Exports to EU down 68 per cent since Brexit, say UK hauliers
Michael Gove urged to give assistance by increasing the number of customs agents
File photo from December of lorries queuing at the Port of Dover in Kent. Photograph: Gareth Fuller/PA Wire
A UK survey of hauliers has found the volume of exports travelling from British ports to the EU fell 68 per cent last month compared with the same period last year.
The research by the UK’s Road Haulage Association (RHA) prompted it to write to cabinet minister Michael Gove to call for assistance, particularly with increasing the number of customs agents from 10,000 to 50,000 to help firms with extra post-Brexit paperwork.
Chief executive Richard Burnett told The Observer the RHA had also found 65 per cent to 75 per cent of vehicles arriving from the EU were returning empty due to a lack of goods, hold-ups in the UK and because British companies had halted exports to the Continent.
A cabinet office spokeswoman said they “do not recognise the figure provided on exports”.
“Thanks to the hard work of hauliers and traders to prepare for change, disruption at the border has so far been minimal and freight movements are now close to normal levels, despite the Covid-19 pandemic,” she added.
Mr Burnett said he found it “deeply frustrating and annoying that ministers have chosen not to listen to the industry and experts”, who have consistently called for greater consultation by government.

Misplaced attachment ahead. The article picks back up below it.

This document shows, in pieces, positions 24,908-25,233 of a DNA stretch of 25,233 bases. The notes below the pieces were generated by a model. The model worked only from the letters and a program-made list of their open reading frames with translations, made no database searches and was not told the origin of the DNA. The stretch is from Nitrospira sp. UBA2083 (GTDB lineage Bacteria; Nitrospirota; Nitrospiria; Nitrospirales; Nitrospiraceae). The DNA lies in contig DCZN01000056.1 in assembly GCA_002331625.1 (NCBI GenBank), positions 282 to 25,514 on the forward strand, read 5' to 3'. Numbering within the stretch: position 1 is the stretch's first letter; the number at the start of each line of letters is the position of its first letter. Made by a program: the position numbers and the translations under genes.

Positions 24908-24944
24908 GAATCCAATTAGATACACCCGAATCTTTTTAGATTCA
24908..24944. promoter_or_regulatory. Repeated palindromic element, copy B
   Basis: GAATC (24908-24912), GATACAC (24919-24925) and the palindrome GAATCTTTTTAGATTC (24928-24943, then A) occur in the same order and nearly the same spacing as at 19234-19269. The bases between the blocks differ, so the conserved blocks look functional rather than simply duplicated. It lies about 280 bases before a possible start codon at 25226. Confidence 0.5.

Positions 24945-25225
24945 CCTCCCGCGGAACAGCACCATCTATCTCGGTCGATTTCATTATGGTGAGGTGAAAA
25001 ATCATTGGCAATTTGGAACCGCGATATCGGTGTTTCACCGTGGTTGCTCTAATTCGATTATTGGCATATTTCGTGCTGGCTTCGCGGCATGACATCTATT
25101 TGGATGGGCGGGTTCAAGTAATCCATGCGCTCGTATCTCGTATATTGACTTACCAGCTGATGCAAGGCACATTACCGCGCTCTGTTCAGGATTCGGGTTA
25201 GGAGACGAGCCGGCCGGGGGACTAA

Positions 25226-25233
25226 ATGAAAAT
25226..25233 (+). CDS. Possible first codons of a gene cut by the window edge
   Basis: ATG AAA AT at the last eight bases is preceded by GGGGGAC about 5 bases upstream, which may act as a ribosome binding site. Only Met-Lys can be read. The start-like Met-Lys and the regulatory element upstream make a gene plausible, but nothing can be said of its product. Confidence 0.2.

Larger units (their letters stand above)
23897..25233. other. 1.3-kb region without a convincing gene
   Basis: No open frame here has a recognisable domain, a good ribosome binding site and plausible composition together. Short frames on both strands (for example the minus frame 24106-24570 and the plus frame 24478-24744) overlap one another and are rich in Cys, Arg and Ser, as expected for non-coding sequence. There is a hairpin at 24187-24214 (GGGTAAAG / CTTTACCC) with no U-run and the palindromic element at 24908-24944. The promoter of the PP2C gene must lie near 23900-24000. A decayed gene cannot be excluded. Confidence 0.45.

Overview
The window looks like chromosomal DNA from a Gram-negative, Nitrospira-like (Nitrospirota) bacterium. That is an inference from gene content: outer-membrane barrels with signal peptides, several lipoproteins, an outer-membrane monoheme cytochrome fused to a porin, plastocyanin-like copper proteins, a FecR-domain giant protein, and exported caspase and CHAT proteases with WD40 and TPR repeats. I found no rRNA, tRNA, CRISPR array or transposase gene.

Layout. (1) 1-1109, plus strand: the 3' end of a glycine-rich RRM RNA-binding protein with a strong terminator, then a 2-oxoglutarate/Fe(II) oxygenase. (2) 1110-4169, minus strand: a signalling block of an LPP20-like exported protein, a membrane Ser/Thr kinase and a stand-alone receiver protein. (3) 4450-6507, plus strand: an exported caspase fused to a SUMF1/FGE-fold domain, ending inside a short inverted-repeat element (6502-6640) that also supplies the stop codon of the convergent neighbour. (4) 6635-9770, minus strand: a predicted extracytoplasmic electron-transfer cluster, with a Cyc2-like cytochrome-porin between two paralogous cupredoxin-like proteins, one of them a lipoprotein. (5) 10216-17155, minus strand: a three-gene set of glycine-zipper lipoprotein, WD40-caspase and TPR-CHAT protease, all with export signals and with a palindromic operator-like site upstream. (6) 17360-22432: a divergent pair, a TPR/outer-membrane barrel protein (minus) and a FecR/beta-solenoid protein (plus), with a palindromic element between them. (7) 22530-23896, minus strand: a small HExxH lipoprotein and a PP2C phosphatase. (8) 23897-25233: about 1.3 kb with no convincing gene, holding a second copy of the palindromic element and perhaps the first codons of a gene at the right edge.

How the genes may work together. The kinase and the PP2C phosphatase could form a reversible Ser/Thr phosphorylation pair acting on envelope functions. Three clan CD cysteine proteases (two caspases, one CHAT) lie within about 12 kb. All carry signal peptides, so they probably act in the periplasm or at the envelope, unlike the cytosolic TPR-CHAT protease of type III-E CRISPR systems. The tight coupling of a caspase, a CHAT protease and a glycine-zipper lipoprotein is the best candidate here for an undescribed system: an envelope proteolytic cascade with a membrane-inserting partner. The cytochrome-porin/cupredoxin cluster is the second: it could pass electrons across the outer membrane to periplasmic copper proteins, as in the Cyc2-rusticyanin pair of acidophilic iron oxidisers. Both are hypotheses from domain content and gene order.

He said Mr Gove had not responded in writing “pretty much every time we have written over the last six months”.
“He tends to get officials to start working on things. But the responses are a complete waste of time because they don’t listen to what the issues were that we raised in the first place,” Mr Burnett said.
The UK government spokeswoman said the cabinet office has “had intensive engagement with the road haulage industry for many months and we are still facilitating regular calls with representative groups.
“We will continue to work constructively with the RHA as we adjust to our new relationship with the EU and seize the opportunities of Brexit.”
The government offered a six-month grace period following Brexit, allowing the suspension of the full range of physical checks on imports until July.
On Thursday, former Tory chancellor Lord Lamont warned red tape linked to the Brexit deal had rendered most business between Britain and Northern Ireland uneconomic.
Two weeks earlier, the RHA said a 12-month grace period and urgent financial aid were needed to iron out problems with the post-Brexit Irish Sea trade border.
The UK government insisted “goods are flowing effectively” between Britain and Northern Ireland.
But Mr Burnett said on January 20th: “This is a financial precipice haemorrhaging money. “There needs to be financial intervention immediately.”–PA